Small Talk Tag: Pete Acquisto

You Say Samovar, I Say Wine Fountain

Acquisto Wine Fountain

We originally thought that one of the more than 100 pieces of Pete Acquisto’s miniature silver work in the T/m collection was a samovar. That is until Acquisto came to visit the museum in 2011. He prefers making miniatures in the style of American and English silversmiths from the 16th to the 18th centuries. So, it makes sense that the silver piece we thought was a Russian samovar is actually a wine fountain.

Wine fountains were used to rinse glasses before they were refilled for guests at the dining table. The Victoria and Albert Museum has a similar wine fountain on loan in their collection. The V&A’s silver wine fountain was made by Pierre Platel, a prestigious Huguenot goldsmith, in London, England.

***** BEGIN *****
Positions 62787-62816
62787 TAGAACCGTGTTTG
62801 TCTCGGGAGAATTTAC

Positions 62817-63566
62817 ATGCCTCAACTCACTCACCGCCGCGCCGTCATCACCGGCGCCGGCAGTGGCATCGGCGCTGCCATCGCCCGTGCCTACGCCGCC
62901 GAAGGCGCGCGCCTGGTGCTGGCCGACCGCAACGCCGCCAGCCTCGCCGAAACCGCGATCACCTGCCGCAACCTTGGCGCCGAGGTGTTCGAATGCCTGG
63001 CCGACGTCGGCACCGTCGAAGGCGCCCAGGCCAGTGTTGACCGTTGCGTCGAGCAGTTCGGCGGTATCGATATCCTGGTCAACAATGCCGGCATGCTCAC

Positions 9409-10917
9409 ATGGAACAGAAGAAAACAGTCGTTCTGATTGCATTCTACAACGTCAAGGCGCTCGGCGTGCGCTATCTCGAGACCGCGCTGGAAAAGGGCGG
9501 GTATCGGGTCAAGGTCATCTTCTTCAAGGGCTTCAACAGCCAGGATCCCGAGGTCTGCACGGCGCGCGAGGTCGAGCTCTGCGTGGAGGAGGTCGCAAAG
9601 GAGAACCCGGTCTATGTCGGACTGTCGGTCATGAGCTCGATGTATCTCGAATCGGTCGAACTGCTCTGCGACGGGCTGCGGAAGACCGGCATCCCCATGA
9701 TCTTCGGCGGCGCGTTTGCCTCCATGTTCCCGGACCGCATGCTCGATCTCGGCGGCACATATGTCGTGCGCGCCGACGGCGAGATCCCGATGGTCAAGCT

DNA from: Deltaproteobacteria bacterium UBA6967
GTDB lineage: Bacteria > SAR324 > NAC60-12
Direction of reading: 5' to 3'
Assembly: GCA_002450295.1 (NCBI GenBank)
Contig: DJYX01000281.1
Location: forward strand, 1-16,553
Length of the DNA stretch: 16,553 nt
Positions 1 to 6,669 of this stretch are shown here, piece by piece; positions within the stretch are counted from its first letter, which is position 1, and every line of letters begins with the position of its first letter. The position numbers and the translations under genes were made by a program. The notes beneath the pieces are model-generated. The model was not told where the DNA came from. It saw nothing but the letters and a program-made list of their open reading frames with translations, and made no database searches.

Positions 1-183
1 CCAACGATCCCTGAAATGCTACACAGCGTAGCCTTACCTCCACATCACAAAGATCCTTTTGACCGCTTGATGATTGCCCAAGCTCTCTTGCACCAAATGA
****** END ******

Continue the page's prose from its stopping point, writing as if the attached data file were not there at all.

Similar to Platel, Acquisto is also prestigious, holding the International Guild of Miniature Artisans’s (IGMA) highest honor as a Fellow member. IGMA was founded in 1978 to promote fine miniatures as an art form. Fellow membership is awarded to those, like Acquisto, whose work develops into the epitome of excellence. We couldn’t agree with them more!

Cast Me a Samovar

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Like many miniature artists, Pete Acquisto transferred his skills in a full-scale craft (for him, jewelry making) to miniatures. After selecting and researching classic antique silver styles and forms, he uses casting to create each work. He likes to choose increasingly difficult pieces, such as this samovar, or beverage dispenser, in the T/m collection. Samovars were used in Central and Eastern European countries to heat water for tea.

Can’t imagine how someone can make something so intricate, so small? Check out this video from the Mini Time Machine Museum of Miniatures to hear Acquisto talk about his work. Then, see more of Acquisto’s miniature reproductions of antique silver in 1:12 and 1:24 scale online at the Acquisto Gallery of Fine Art.